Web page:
Lacrosse Player or Professional Bull Rider? (Update)

They are, in fact, ALL professional bull riders.

The perfect way to close the circle here would be to come up with a list of bulls who could also be lacrosse players, but I was unable to do so.

Also, in local news, Grand Rapids is a solid sheet of ice today. No family injuries have occurred.

A Change of Fortune

Your life is a dashing and bold adventure. 

"Looks like I got your fortune," I said to Eli 16.5. "If your fortune says 'You are old and decrepit', there was definitely a mix-up."

He laughed.

He opened his fortune five minutes later. "Read it," I said.

"Your luck is entirely spent," he said.

I burst out laughing. "That's definitely mine."

A few minutes later. "Wait, did you change that fortune?" He burst out laughing.

"Just one word," he said. "It was actually 'Your luck is entirely changed'."

"That's a quality revision," I said. "Good work."

Monday, January 14, 2019

Lacrosse Player or Professional Bull Rider?

We were watching golf, and there was a commercial break, so naturally, we turned to professional bull riding.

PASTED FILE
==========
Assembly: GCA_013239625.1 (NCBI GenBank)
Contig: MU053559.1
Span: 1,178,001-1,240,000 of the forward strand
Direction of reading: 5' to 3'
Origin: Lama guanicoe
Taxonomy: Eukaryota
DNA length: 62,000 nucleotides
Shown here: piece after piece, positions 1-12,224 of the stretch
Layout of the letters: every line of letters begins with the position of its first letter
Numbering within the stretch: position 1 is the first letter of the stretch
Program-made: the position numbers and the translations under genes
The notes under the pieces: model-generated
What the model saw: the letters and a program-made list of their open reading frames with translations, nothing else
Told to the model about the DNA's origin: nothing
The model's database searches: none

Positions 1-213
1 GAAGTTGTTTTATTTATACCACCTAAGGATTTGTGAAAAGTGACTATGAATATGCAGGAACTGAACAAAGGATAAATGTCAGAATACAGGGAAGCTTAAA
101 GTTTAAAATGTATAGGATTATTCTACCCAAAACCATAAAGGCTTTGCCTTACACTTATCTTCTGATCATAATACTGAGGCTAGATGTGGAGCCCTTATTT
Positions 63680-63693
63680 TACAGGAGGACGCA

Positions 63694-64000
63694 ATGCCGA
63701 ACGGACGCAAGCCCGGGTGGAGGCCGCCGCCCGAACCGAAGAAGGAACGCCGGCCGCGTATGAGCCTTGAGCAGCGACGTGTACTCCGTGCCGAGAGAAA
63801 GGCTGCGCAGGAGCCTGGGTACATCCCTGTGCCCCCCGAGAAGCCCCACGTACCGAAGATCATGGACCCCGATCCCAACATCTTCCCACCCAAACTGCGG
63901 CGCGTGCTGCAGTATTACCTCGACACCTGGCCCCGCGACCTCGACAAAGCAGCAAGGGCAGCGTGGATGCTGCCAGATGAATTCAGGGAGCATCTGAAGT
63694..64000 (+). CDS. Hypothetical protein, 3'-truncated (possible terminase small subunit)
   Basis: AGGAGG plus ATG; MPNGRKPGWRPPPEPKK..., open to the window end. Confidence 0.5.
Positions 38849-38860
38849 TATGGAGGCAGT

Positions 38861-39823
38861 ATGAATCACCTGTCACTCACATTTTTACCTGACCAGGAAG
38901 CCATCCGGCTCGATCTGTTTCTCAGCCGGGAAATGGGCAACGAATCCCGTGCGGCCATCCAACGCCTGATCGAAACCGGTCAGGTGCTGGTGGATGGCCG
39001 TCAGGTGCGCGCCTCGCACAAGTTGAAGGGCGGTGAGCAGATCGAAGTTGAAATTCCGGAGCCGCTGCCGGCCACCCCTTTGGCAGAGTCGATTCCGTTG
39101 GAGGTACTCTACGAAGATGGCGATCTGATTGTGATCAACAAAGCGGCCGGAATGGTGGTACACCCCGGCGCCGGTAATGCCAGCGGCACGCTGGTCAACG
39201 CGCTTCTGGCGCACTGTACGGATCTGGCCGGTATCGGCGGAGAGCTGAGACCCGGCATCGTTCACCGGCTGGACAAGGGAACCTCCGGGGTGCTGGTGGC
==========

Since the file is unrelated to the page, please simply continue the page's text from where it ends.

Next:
We both saw it at the same.

"WHAT?" I shouted.

"That did NOT just happen!" Eli 17.5 shouted. "That bull JUKED!"

That bull--"American Pride," I believe--did indeed juke. We watched it over and over again, and it was just as stunning the fifth time as the first.

It was stunning to the rider, too, because he fell right off.

A few minutes, a name flashed across the screen.

"Wait, that guy should be a lacrosse player," I said.

Eli laughed. "That is actually true."

This merited further investigation, so I researched both professional bull riders and lacrosse players, and have a compiled a list of ten. Who is a bull rider, and who is a lacrosse player?
1. River Stephenson
2. Colten Jesse
3. Coleton Greninger